Stevie Smith (1902 - 1971)

The first work by Stevie Smith to be published was a collection of six poems, which appeared in the New Statesman in 1935. Later that year, she was advised to ‘go away and write a novel'. This she did, using the yellow paper used at Pearson's for carbon copies. The avant garde Novel on Yellow Paper or Work It Out For Yourself was published in 1936 and was an instant success. Two further novels followed, preceded by her first volume of poetry, A Good Time Was Had By All, published in 1937.


Stevie's poetry was at first less successful than her novels had been and during the late 1940s and early 1950s she was comparatively neglected as a poet. However, following the publication of her best known collection Not Waving But Drowning in 1957 she became more widely known. Throughout the 1960s she was increasingly popular in Britain and America, particularly for poetry readings and broadcasts and took delight in reading and even singing her work before live audiences. Seven volumes of her poetry were published between 1937 and 1971, with an eighth published in 1972 after her death.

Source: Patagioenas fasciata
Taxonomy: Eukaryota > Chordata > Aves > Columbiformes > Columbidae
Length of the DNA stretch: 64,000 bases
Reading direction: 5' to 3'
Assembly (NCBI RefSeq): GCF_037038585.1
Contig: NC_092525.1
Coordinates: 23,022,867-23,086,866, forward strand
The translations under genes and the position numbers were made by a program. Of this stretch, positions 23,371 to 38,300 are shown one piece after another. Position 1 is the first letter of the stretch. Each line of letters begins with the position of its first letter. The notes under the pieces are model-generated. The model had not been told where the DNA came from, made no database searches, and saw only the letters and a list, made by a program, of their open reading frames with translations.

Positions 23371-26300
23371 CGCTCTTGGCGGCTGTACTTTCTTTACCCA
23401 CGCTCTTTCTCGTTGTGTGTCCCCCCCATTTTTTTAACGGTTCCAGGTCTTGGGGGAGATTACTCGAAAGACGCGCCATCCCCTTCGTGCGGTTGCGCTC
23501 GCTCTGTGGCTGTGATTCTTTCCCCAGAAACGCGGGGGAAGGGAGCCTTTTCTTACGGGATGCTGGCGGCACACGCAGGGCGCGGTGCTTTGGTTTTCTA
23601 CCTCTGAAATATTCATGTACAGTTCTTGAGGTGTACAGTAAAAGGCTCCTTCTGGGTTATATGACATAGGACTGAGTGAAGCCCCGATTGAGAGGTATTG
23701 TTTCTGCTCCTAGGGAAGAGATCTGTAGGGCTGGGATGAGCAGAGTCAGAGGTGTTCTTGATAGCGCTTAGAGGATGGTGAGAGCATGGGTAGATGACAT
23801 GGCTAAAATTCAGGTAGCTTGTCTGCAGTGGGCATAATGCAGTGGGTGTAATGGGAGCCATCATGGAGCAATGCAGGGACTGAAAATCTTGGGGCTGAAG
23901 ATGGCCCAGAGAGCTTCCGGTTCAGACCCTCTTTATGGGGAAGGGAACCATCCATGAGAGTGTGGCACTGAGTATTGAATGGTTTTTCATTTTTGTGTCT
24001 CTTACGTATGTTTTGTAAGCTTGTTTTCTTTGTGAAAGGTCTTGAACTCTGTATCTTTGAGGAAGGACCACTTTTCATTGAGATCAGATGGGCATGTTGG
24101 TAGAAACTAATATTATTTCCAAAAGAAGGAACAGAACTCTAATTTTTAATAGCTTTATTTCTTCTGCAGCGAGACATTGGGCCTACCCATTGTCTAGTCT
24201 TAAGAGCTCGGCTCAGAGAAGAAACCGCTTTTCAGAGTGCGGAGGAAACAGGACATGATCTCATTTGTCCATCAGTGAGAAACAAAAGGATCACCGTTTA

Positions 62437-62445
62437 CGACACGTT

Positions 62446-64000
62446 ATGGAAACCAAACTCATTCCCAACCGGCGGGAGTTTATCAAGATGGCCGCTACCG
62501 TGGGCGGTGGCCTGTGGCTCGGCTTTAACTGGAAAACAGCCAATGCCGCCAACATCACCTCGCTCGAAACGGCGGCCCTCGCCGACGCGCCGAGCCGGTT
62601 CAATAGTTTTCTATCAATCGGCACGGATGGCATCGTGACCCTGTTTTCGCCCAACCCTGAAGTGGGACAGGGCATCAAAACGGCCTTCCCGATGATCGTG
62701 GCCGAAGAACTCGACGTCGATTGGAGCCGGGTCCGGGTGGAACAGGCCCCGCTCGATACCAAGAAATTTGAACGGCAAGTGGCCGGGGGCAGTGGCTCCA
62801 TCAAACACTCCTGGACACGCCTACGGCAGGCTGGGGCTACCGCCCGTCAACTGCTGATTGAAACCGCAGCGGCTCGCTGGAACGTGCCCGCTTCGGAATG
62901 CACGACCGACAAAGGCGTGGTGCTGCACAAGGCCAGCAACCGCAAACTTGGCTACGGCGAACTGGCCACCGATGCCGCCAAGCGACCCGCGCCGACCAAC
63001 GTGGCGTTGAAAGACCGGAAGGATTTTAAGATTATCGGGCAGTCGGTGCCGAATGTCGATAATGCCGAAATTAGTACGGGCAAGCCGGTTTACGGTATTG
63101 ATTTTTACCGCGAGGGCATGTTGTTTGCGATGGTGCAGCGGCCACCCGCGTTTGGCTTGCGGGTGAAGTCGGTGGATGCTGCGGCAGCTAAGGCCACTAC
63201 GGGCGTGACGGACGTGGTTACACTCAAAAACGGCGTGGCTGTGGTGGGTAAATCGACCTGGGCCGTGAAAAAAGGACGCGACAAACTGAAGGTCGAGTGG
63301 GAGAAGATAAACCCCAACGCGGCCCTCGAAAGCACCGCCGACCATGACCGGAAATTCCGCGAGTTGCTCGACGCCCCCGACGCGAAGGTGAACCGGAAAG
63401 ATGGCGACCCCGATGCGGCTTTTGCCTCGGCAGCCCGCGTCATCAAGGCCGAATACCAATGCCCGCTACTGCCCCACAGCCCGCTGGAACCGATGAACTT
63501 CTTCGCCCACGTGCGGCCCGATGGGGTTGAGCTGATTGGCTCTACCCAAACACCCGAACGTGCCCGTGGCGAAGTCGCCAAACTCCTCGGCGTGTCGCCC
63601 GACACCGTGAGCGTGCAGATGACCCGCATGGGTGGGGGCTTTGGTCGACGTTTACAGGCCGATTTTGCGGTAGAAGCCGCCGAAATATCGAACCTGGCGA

Northumberland House, from The Frog Prince

Stevie Smith's three novels are all autobiographical. Through them, Stevie Smith shows us many of her opinions, preoccupations and "thoughts that come and go". She warns the reader who has recently purchased Novel on Yellow Paper that "if you are a foot-on-the-ground person this book will be for you a desert of weariness and exasperation. So put it down, leave it alone."


Stevie Smith's poetry is darkly comic in style. She was subject to periods of depression during her life and was preoccupied with death, but as a release or consolation. Her best-known poem ‘Not waving but drowning' was written in 1953 and reveals her feelings of sadness and isolation at this time. Her poetry has strong underlying themes of love and death, it is whimsical but fiercely honest and direct. She also loved drawing and linked her small illustrations with her poems. However, Stevie's attachment to her drawings was not always shared by publishers and she fought a long battle during the 1950s to find a publisher willing to include her drawings with her poetry. She then found a ‘dashing publisher', Gaberbocchus (Jabberwocky in Latin) to publish an entire volume of captioned drawings. Some Are More Human Than Others was published in 1958; a notice in Art News and Review described it as "a treasury to be treasured".


As one of the most distinctive of modern poets, Stevie Smith's deeply personal work has endured and remains popular to this day. On her death, The Times lauded her talent as "wholly individual, unconventional, and unpredictable".